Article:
‘The Kidney’ was chaotic.
Speakeasy Productions performed Stefan Vögel’s dark comedy, ‘The Kidney,’ in partnership with Fringe Brisbane. Originally performed in German, Nina Pavlovic contacted the play’s distributors enquiring if her favourite theatre show had an English translation, allowing Pavlovic the opportunity to direct ‘The Kidney’.
In this story, successful architect Arnold is ready to celebrate the commissioning of his high-rise building when his wife Kate announces that her chronic fatigue is due to kidney failure. It becomes clear that Kate is wanting Arnold to donate one of his kidneys, however, he isn’t so eager. The night spirals into a twisted web of confessions, absurd negotiations, and affairs, which, in turn, leads the audience to question whether they could give up their kidney for a loved one.
As such, this production impacts audiences, positioning them between a rock and a hard place. That is, wanting to do the right thing for a loved one, but in reality, not actually wanting to do that thing. ‘The Kidney’ also highlighted the expected selfless obligation in marriage, and the perils of trying to respond rationally to a highly emotional situation. The plot asked the audience how far they would go for a loved one – would they put their short, medium and long-term health on the line?
Pavlovic’s incorporation of slapstick softened the moments of tension, which allowed audiences to relax into the unfolding chaos. Additionally, her blocking choices brilliantly utilised the entirety of the large stage: the use of the raised stage at the back allowed audiences to feel they were witnessing the drama unfold within the walls of a lavish, multi-levelled home. The tailored costumes and white furniture added to the richness of this lifestyle. Notably, the curved white leather couch was in the shape of a kidney, an enjoyable nod to the show’s namesake.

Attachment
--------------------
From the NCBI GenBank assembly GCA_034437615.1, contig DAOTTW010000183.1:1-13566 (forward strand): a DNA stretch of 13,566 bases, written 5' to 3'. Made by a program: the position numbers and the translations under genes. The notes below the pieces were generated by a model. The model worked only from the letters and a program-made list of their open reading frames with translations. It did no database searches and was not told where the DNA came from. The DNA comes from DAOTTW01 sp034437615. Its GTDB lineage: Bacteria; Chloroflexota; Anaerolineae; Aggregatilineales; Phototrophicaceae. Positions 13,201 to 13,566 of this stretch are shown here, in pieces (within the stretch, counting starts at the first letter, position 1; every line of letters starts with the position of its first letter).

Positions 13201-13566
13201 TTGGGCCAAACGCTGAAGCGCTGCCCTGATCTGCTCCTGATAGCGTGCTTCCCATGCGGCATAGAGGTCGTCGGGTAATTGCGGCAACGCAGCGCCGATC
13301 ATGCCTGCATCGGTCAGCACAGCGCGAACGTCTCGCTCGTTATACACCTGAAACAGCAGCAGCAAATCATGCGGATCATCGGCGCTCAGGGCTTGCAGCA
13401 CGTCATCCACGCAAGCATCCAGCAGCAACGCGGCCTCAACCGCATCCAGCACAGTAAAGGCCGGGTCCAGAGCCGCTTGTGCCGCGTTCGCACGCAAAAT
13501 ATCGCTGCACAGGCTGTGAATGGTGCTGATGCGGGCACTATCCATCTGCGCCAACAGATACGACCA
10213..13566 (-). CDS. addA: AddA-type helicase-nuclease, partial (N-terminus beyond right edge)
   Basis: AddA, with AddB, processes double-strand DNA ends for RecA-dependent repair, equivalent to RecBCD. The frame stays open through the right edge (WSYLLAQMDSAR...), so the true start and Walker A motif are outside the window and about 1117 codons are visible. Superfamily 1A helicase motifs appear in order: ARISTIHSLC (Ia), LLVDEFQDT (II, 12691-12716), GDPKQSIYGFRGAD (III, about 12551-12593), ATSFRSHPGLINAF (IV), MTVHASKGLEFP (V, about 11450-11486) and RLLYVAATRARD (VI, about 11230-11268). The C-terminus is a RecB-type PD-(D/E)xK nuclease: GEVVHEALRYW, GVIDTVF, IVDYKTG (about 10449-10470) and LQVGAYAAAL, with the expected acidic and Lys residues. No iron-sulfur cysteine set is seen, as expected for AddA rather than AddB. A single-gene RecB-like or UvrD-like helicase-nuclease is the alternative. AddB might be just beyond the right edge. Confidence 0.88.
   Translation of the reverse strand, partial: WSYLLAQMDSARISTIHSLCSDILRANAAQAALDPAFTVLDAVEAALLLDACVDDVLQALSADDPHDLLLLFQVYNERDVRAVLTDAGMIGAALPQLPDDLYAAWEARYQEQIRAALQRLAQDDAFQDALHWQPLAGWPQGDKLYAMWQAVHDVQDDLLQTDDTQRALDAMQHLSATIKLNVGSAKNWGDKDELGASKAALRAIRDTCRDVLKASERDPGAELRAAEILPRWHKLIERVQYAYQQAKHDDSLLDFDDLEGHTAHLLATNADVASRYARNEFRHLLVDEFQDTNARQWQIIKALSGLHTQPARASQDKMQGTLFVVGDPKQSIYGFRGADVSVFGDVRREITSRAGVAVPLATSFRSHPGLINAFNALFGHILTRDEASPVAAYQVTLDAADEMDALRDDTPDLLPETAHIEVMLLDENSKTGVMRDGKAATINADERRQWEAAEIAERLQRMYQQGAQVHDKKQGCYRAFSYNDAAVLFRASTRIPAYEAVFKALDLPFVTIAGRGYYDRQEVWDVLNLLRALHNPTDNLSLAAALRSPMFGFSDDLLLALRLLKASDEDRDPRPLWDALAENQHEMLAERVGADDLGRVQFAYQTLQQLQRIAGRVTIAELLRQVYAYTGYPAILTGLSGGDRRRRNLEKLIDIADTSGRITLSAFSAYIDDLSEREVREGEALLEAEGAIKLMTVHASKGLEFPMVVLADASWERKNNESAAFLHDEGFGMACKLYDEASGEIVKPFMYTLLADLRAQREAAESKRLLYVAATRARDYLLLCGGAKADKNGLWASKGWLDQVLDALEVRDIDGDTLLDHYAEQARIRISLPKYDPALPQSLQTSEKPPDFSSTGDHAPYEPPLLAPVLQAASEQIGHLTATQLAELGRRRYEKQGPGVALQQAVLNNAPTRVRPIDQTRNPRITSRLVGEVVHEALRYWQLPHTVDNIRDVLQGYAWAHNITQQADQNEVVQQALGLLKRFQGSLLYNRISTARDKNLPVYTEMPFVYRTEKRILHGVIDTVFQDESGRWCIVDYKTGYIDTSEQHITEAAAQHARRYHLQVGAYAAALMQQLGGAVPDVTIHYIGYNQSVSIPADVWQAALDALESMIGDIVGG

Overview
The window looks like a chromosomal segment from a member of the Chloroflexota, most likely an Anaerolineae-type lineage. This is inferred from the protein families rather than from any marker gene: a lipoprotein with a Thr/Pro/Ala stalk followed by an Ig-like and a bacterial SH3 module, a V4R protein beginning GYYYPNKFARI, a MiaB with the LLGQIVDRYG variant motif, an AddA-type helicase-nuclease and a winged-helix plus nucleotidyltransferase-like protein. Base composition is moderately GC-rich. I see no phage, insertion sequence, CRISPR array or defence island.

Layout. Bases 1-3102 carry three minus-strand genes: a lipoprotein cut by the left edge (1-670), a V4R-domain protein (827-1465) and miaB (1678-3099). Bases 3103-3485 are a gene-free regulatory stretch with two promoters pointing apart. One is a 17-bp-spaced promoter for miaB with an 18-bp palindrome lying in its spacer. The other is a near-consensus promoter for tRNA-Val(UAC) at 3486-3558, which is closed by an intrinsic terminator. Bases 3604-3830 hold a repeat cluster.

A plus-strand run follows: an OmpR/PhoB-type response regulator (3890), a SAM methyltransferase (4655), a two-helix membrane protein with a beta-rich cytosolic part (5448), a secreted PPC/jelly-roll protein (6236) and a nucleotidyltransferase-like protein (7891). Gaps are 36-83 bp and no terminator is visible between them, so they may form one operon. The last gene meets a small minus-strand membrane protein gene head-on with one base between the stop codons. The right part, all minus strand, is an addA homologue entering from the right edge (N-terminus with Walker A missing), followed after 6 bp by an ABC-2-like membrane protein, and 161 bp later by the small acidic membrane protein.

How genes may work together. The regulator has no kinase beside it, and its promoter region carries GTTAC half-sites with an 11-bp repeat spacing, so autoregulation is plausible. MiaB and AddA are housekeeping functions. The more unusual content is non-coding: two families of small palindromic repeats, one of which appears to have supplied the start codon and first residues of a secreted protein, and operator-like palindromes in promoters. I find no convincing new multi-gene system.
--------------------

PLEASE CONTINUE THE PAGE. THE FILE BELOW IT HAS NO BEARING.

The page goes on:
The actors high energy and fast-paced delivery kept audiences intrigued, and allowed the drama to continuously cascade. Lachlan Mitcherson’s strong physicalisation of the workaholic Arnold allowed audiences to understand where his true loyalties lie – unfortunately, not with his wife.
Alexandra Clare Fotinos as Kate took audiences on a rollercoaster of emotions. The reserved portrayal of Kate effectively ensured the character’s true intentions were not revealed until the very end.
Minette Cooper played the flirtatious Dianna and left audiences wondering how anyone could remain friends with the character. Cooper’s angelic portrayal of Dianna complimented the gaslighting and narcissistic dialogue.
Mitchell Duffy presented Geoff as a lovable, witty larrikin who left audiences wanting to jump on stage and save him from the chaos and his blind selflessness. Duffy’s relaxed and genuine portrayal of Geoff allowed him to be the fan favourite.
The brilliantly chaotic dark comedy ‘The Kidney’ was seamlessly recontextualised into a modern Australian setting. Pavlovic did an admirable job in taking her favourite European comedy and making it appear as if it were written for the Australian setting.
A perfect combination of humour, discomfort and disbelief, at some stage you’ll feel it right in the Kidney!
‘The Kidney’ performs at Hayward Street Theatre until Saturday, 5 October 2022. For more information, Fringe Brisbane’s website.